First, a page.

Let’s assume a miner costs 1 BTC and the current price of a BitCoin is RM1000 (just for illustration). So unless you have existing BitCoin lying around, you will pay RM1000 for the 1 BTC and then get the miner. During the life of the miner (the life in which the money you’re making from generating BitCoins is higher than your running costs such as electricity), it generates 0.75 BTC only. Therefore in BTC terms you have made a loss. However at that time BitCoin has risen in price to RM2000 a BitCoin! So 0.75 BTC is now worth RM1,500! Therefore in fiat terms, you have made RM500 but in BTC terms you have lost 0.25 BTC.

In the above scenario, it would have made more sense for you to just buy the 1 BitCoin and just kept it instead of buying the miner! If you had just kept the 1 BTC and did nothing with it, you will have earned RM1000 instead of only RM500. The purpose of mining if you’re doing it for investment is to try to make more money in BTC terms or else it’ll always be cheaper to buy directly from an exchange. To rephrase, if by your calculations you are not making a ROI in BTC terms but only in fiat terms, it would be better to just use your money to buy BTC off an exchange as opposed to mining.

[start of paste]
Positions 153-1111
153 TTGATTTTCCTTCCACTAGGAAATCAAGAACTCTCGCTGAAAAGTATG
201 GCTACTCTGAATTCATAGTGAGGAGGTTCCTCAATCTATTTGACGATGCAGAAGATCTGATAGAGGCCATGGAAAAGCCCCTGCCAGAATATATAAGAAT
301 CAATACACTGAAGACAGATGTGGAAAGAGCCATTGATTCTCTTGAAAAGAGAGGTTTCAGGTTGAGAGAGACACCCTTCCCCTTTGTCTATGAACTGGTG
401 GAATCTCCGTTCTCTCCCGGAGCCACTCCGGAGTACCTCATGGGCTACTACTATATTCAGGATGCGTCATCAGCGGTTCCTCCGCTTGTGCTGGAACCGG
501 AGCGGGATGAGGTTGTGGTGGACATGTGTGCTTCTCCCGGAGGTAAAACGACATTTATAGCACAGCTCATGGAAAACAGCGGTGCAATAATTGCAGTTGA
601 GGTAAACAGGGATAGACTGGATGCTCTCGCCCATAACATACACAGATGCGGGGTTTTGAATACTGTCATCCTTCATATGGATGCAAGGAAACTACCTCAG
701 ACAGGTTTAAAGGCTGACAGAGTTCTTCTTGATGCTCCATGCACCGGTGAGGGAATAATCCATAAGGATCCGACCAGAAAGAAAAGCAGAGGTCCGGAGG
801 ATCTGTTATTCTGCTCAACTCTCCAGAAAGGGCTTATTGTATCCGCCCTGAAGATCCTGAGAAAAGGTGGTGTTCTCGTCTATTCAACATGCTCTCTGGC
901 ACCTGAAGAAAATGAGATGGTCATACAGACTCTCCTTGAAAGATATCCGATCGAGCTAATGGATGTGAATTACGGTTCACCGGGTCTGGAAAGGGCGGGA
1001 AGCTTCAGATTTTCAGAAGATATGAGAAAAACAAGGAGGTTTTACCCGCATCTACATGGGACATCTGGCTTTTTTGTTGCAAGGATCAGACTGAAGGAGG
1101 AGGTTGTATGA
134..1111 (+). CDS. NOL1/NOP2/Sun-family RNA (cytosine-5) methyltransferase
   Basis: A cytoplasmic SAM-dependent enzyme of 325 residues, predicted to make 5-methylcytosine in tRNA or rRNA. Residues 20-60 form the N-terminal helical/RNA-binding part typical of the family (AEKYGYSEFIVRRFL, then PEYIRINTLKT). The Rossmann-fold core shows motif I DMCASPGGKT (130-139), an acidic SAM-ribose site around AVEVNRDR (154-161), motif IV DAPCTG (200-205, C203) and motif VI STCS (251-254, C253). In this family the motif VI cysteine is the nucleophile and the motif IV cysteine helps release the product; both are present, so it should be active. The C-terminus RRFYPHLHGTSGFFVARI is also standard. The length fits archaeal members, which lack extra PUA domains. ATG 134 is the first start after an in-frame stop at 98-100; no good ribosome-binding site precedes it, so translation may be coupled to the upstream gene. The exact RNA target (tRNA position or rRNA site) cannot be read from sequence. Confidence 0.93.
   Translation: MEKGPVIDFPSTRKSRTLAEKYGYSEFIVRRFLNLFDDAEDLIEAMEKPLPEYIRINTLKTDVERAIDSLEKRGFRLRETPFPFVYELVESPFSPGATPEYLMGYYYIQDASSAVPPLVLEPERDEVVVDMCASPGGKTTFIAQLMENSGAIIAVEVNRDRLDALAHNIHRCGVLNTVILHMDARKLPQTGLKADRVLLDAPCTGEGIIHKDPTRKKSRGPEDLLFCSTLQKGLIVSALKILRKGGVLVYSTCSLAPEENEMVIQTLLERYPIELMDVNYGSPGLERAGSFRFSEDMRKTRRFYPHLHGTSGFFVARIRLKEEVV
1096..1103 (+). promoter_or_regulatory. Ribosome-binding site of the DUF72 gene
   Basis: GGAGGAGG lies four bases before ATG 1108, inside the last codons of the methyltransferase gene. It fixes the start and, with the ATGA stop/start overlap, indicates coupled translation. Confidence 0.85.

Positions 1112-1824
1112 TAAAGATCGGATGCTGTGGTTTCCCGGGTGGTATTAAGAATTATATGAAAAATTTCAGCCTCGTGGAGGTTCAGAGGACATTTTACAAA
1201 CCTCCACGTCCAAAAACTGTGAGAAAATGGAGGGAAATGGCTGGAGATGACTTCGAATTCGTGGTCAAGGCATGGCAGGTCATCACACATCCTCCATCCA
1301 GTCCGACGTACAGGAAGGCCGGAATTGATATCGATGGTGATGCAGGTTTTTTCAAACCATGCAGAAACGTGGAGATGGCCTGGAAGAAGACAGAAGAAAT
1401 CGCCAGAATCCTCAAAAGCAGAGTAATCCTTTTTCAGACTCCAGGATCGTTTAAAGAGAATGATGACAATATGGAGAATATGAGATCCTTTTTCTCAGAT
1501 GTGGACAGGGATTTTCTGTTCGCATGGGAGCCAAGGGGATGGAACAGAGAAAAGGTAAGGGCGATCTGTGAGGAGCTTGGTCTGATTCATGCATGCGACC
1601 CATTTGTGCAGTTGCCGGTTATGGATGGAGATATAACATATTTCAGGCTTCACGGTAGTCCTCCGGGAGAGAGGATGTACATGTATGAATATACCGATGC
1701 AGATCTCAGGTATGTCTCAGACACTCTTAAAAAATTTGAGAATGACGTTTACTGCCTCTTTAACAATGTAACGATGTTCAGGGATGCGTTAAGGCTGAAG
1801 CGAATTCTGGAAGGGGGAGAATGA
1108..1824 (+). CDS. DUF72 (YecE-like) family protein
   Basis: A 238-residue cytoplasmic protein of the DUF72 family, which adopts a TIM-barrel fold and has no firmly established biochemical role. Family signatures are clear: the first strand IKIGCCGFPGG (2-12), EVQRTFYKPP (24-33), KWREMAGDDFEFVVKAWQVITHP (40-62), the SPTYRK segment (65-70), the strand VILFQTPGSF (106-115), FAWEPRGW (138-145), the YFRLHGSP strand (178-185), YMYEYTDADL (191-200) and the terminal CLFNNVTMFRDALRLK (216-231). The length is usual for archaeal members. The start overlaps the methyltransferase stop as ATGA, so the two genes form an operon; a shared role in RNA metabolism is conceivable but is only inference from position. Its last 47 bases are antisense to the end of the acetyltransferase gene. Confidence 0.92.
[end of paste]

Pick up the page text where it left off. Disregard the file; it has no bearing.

Running costs: This includes power consumed by your BitCoin miner and any additional cooling such as air-conditioning. You can calculate your rates from your local utilities provider. In Kuala Lumpur as at the time of writing it’s approximately RM0.38/kwh and in Sarawak it’s RM0.30-0.33/kwh. Most reputable BitCoin miners will specify the power draw of the miner.

Residential electricity rates in Malaysia are available below:

OTHER VARIABLES

Estimated Uptime: You will need to make a certain provision for downtime due to hardware failures, electricity blackouts and other unforseen circumstances. Some miners need to be power cycled every now and then.

Pool Fees: Depending on which pool you use, you may be charged pool fees usually ranging from 0-2%. Some pools might claim 0% fees but secretly skim off the top so be careful! I would recommend either using one of the established pools such as Slush or BTC Guild but the best would always be P2Pool (if your miner supports it).

What Calculator Should I use?

I personally use BitCoin Wisdom’s calculator which takes into account all the important variables and even allows you to calculate ROI in terms of BTC or fiat. Hopefully with the above knowledge, you can make an educated guess as to your returns from mining. Mining is speculation, but don’t speculate blindly!